9. repec:att:wimass:9122 is not listed on IDEAS
  10. Young, H Peyton, 1993. "The Evolution of Conventions," Econometrica, Econometric Society, vol. 61(1), pages 57-84, January.
  11. repec:fth:coluec:607 is not listed on IDEAS
  12. Noldeke Georg & Samuelson Larry, 1993. "An Evolutionary Analysis of Backward and Forward Induction," Games and Economic Behavior, Elsevier, vol. 5(3), pages 425-454, July.
  13. Robson, Arthur J. & Vega-Redondo, Fernando, 1996. "Efficient Equilibrium Selection in Evolutionary Games with Random Matching," Journal of Economic Theory, Elsevier, vol. 70(1), pages 65-92, July.
  14. K. Ritzberger & J. Weibull, 2010. "Evolutionary Selection in Normal-Form Games," Levine's Working Paper Archive 452, David K. Levine.
  15. Jordan J. S., 1993. "Three Problems in Learning Mixed-Strategy Nash Equilibria," Games and Economic Behavior, Elsevier, vol. 5(3), pages 368-386, July.
  16. Crawford, Vincent P., 1985. "Learning behavior and mixed-strategy Nash equilibria," Journal of Economic Behavior & Organization, Elsevier, vol. 6(1), pages 69-78, March.
  17. Oechssler, Jorg, 1997. "Decentralization and the coordination problem," Journal of Economic Behavior & Organization, Elsevier, vol. 32(1), pages 119-135, January.
  18. Joerg Oechssler, 1993. "Competition among Conventions," Game Theory and Information 9312001, EconWPA, revised 04 Dec 1993.
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Citations

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Cited by:
  1. repec:hal:wpaper:hal-00796708 is not listed on IDEAS
  2. DeMichelis, Stefano & Germano, Fabrizio, 2000. "On the Indices of Zeros of Nash Fields," Journal of Economic Theory, Elsevier, vol. 94(2), pages 192-217, October.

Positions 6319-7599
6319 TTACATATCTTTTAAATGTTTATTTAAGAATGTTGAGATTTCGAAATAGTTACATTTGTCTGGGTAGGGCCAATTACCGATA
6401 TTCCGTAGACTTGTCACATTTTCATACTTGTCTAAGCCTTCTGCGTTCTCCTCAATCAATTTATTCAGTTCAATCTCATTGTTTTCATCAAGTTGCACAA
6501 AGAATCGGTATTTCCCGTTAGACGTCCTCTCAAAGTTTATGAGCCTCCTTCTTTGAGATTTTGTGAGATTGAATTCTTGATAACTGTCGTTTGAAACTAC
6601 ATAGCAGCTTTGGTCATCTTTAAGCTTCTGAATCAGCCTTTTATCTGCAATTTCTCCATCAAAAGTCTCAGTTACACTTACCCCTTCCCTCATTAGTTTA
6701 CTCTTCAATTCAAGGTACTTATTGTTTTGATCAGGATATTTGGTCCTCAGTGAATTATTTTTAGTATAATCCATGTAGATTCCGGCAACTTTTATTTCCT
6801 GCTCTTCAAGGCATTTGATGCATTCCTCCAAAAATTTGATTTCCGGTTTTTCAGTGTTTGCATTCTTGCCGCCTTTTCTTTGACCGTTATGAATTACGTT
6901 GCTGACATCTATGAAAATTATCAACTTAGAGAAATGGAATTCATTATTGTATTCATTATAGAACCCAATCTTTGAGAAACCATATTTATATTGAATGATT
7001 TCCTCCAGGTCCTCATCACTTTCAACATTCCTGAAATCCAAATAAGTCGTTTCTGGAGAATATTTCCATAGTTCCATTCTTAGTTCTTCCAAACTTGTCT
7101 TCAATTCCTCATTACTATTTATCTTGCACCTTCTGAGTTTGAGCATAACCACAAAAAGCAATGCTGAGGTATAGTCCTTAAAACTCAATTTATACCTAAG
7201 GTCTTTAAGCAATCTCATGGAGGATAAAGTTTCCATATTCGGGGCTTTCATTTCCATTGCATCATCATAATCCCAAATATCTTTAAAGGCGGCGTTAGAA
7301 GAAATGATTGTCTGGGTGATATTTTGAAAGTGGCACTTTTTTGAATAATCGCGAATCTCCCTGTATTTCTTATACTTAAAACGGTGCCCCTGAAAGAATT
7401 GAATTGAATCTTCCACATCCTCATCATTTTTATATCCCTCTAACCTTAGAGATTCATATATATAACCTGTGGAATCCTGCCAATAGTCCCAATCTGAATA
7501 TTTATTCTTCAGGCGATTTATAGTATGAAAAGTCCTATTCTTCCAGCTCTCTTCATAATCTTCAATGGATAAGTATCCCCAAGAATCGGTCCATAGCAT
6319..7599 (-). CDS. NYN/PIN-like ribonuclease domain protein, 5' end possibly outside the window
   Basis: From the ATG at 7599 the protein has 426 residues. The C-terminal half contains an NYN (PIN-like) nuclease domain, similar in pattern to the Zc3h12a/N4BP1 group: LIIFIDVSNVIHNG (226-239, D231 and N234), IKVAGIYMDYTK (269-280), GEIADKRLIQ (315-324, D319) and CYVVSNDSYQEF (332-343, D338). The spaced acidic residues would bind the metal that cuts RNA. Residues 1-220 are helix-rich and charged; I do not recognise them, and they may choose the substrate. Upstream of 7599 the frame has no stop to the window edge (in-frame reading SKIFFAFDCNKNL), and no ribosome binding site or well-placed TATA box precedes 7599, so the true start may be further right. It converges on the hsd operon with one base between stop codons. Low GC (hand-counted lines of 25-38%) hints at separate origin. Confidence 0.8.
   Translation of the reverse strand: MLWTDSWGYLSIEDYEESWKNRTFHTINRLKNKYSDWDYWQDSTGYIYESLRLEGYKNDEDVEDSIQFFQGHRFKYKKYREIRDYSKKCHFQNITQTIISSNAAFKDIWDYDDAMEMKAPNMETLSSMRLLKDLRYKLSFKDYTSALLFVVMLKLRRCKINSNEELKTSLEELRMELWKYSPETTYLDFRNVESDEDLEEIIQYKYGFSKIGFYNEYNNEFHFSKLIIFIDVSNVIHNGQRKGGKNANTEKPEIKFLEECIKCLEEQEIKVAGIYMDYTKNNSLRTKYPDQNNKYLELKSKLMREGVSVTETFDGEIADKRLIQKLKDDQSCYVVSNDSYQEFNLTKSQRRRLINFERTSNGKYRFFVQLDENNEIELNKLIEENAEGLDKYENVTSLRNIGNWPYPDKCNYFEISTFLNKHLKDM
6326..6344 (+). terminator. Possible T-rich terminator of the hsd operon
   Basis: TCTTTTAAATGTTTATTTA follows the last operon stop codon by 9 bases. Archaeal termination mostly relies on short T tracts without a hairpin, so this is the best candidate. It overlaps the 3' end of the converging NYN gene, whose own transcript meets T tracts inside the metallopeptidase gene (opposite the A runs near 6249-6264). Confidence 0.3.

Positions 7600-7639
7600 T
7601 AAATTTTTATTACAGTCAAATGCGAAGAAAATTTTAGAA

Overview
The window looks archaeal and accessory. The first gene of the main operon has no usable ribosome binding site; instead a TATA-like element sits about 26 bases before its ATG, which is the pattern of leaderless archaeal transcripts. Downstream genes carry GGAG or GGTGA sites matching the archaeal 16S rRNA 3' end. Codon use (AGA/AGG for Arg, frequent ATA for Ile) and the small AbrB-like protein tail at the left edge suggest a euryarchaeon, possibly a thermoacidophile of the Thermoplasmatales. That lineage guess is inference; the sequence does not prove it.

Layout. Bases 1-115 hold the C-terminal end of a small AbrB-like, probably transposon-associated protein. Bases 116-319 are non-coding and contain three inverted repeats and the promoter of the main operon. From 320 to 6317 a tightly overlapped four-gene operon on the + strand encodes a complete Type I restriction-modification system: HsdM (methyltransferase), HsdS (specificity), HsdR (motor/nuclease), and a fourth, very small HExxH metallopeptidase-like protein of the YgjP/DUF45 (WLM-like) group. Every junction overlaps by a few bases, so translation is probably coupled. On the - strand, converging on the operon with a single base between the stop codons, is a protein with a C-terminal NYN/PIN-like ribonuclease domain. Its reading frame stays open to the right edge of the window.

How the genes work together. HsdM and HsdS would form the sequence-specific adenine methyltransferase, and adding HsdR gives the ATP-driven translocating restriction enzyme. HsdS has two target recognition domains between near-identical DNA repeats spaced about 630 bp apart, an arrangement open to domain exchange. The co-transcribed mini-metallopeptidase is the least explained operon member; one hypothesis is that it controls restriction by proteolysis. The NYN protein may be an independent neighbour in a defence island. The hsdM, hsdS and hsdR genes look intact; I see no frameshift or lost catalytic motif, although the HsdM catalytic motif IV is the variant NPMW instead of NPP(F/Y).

3. DE MICHELIS, Stefano & GERMANO, Fabrizio, 2000. "On knots and dynamics in games," CORE Discussion Papers 2000010, Université catholique de Louvain, Center for Operations Research and Econometrics (CORE).
  4. repec:hal:wpaper:hal-00741973 is not listed on IDEAS
  5. Oechssler, Jorg, 1997. "Decentralization and the coordination problem," Journal of Economic Behavior & Organization, Elsevier, vol. 32(1), pages 119-135, January.
  6. Schlag, Karl H. & Jörg Oechsler, 1997. "Loss of Commitment? An Evolutionary Analysis of Bagwell's Example," Discussion Paper Serie B 410, University of Bonn, Germany.
  7. Thomas Norman, 2010. "Cycles versus equilibrium in evolutionary games," Theory and Decision, Springer, vol. 69(2), pages 167-182, August.
  8. Demichelis, Stefano & Germano, Fabrizio, 2002. "On (un)knots and dynamics in games," Games and Economic Behavior, Elsevier, vol. 41(1), pages 46-60, October.
  9. Jorg Oechssler & Karl Schlag, 1997. "An Evolutionary Analysis of Bagwell's Example," Game Theory and Information 9704001, EconWPA, revised 11 Apr 1997.
  10. repec:hal:cesptp:hal-00796708 is not listed on IDEAS
  11. Carlos Alós-Ferrer, 2000. "Finite Population Dynamics and Mixed Equilibria," Vienna Economics Papers 0008, University of Vienna, Department of Economics.